The following describes the detailed sampling approach applied at each level of environmental assessment.

Screenings. From a population of 31,924 screening files (2003 to 2008), a representative sample of 54 files (including 9 class screenings) was randomly selected for further analysis. This sample provided a confidence interval of plus 10 percent when generalized to the entire population of 31,924 at a 90 percent level of confidence (sampling parameters were computed using IDEA Data Analysis Software from CaseWare Inc.). The results of the audit work on this sample allowed us to conclude on the application of this type of environmental assessment by the federal government as a whole. It is important to note that specific findings cannot be ascribed to individual departments, as the sampling methodology was not designed for that purpose. This audit work does not allow us to conclude on the performance of individual departments.

Comprehensive studies. Given the size and complexity of comprehensive study files, we limited our review to 12 files. We randomly selected 9 files from among those projects that are undertaking, or should have undertaken, a follow-up program according to the Act, and chose an additional 3 files as cases of specific interest to issues addressed in the chapter. We also limited our selection of files to those entities already identified in the screenings sample. This audit work did not allow us to conclude on the application of this type of environmental assessment by the federal government as a whole, but permitted us to make observations related to this type of environmental assessment.

Panel reviews. There are fewer panel reviews compared with the two other types of environmental assessment. We examined five panel review files. This work did not allow us to conclude on the application of this type of environmental assessment by the federal government as a whole, but permitted us to make observations related to this type of environmental assessment.

The audit scope did not include the following:

  • environmental assessments that are conducted in Canada’s North, as with few exceptions, the Act does not apply north of 60o latitude. Alternative legislation or agreements are in place to govern the application of federal environmental assessments in the Yukon (Yukon Environmental and Socio-economic Assessment Act), Nunavut (Nunavut Land Claims Agreement), and most of the Northwest Territories (for example, Mackenzie Valley Resource Management Act);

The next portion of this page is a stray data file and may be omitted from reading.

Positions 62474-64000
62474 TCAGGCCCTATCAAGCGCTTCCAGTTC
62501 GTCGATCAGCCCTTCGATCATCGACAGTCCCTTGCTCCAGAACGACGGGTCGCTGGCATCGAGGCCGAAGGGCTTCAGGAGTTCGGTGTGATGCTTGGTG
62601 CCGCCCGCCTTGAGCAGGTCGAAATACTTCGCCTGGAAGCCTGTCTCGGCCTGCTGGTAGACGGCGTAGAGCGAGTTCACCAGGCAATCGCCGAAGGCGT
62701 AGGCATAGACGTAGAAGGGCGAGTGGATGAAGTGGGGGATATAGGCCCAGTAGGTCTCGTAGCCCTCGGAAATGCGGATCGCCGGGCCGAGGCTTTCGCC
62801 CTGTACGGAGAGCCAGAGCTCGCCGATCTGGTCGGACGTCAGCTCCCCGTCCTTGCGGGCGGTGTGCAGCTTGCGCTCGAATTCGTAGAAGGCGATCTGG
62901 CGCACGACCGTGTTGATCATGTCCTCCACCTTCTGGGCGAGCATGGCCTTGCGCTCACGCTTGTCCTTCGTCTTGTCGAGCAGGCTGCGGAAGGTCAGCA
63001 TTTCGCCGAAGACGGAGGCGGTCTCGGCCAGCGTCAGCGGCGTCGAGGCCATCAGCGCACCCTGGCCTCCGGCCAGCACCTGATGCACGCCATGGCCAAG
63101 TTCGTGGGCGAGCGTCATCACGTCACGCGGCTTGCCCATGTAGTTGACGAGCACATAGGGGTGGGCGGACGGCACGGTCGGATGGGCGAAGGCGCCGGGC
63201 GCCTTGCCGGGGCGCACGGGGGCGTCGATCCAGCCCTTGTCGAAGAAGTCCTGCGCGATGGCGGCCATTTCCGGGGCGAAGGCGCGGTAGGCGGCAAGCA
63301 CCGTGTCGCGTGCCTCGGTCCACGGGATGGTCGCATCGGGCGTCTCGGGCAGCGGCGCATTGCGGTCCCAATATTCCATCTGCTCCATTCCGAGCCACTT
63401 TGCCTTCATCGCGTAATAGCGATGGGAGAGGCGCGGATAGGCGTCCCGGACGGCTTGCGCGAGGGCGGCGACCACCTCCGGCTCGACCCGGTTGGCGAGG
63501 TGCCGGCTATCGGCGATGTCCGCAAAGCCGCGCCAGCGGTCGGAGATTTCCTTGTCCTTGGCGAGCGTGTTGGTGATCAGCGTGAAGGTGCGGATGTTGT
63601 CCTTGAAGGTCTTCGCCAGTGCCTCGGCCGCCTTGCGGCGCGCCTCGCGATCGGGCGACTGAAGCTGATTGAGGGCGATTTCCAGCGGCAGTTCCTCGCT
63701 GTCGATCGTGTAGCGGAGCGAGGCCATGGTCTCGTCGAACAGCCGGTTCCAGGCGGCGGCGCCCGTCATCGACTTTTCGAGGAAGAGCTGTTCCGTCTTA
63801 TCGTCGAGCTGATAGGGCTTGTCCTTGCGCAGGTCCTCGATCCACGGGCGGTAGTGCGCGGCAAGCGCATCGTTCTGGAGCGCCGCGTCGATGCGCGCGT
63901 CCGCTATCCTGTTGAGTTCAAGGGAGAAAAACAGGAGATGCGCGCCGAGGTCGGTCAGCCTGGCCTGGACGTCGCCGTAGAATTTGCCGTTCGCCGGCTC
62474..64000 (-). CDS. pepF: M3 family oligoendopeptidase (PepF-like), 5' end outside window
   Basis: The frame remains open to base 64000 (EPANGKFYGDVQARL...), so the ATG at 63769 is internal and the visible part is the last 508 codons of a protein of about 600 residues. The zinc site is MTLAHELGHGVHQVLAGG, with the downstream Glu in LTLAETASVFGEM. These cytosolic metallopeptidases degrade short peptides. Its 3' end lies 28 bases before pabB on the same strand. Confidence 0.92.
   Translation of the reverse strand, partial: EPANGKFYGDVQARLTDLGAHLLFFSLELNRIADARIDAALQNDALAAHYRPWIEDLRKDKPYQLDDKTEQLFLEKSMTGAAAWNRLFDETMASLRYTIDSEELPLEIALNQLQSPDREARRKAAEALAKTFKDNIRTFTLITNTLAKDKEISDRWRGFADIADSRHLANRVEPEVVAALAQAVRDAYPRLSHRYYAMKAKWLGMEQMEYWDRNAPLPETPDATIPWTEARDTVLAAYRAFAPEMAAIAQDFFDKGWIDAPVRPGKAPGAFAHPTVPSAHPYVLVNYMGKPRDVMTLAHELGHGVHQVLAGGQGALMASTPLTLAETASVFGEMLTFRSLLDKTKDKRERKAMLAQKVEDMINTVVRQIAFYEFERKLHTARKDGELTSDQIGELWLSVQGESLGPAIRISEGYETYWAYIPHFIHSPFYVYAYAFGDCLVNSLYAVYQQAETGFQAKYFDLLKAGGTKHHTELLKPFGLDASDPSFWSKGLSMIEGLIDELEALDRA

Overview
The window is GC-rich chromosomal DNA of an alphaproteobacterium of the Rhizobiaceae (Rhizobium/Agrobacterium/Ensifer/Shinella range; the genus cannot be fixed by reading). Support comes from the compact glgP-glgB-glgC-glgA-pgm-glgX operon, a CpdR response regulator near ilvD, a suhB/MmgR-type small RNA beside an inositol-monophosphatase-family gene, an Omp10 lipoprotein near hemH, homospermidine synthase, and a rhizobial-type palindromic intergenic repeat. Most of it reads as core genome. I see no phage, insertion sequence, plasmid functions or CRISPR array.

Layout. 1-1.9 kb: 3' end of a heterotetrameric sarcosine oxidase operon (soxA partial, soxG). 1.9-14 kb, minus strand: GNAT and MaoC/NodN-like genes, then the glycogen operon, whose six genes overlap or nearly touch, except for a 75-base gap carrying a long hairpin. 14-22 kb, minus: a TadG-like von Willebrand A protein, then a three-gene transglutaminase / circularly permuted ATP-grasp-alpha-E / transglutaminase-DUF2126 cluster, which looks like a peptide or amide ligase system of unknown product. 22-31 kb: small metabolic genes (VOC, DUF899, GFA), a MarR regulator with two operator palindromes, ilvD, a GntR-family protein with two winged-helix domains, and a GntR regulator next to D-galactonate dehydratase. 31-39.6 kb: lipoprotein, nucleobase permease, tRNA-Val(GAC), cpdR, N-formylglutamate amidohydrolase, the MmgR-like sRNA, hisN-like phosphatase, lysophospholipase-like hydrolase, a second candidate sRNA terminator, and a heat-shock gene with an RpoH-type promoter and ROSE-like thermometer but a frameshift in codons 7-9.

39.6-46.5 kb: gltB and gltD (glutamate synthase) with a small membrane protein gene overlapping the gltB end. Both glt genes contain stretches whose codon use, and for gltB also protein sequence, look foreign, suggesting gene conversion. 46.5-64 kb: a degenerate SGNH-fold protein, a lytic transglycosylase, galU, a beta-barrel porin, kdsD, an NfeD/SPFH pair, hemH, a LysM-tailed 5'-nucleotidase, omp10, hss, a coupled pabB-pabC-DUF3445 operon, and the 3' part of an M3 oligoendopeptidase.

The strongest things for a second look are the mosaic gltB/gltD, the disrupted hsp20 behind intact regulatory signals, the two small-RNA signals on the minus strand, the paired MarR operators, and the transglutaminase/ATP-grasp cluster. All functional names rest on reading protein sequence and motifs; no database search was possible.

• First Nation consultation arising from the Crown duty to consult and accommodate First Nations with respect to projects that may potentially impact their constitutionally protected rights;
  • federal and provincial harmonization to conduct environmental assessment—the 1998 Canada-wide Accord on Environmental Harmonization and its Sub-agreement on Environmental Assessment provide the foundation for a cooperative approach when both levels of government have environmental assessment responsibilities. To support these commitments, the Agency has negotiated bilateral agreements with several provinces and territories for cooperation on environmental assessments;
  • the Major Project Management Office established in 2008; and
  • the regulatory package for infrastructure projects under the Canadian Environmental Assessment Act announced in March 2009.

Criteria

Listed below are the criteria that were used to conduct this audit and their sources.

Criteria Sources
Federal Coordination and Dispute Resolution

We expected that the Canadian Environmental Assessment Agency would have established standards for dispute resolution for the preparation of environmental assessments that include timeliness, predictability, and efficiency.

  • Canadian Environmental Assessment Act, section 63
  • Cabinet Directive on the Implementation of the Canadian Environmental Assessment Act (2005), section 9

We expected that the Agency would have implemented its standards for dispute resolution.

  • Canadian Environmental Assessment Act, section 63
  • Cabinet Directive on the Implementation of the Canadian Environmental Assessment Act (2005), section 9
Environmental Assessment Process

We expected that federal entities would have ensured due consideration of section 16 factors in their screenings, comprehensive studies, and panel reviews.

  • Canadian Environmental Assessment Act, sections 16 and 16.1

We expected that federal entities would have a process for undertaking screenings and class screenings to meet the requirements set out in the Canadian Environmental Assessment Act.

  • Canadian Environmental Assessment Act, sections 5, 11, 12, 15, 17 to 20, and 38
  • Exclusion List Regulations
  • Federal Authorities Regulations
  • Inclusion List Regulations
  • Law List Regulations
  • Regulations Respecting the Coordination by Federal Authorities of Environmental Assessment Procedures and Requirements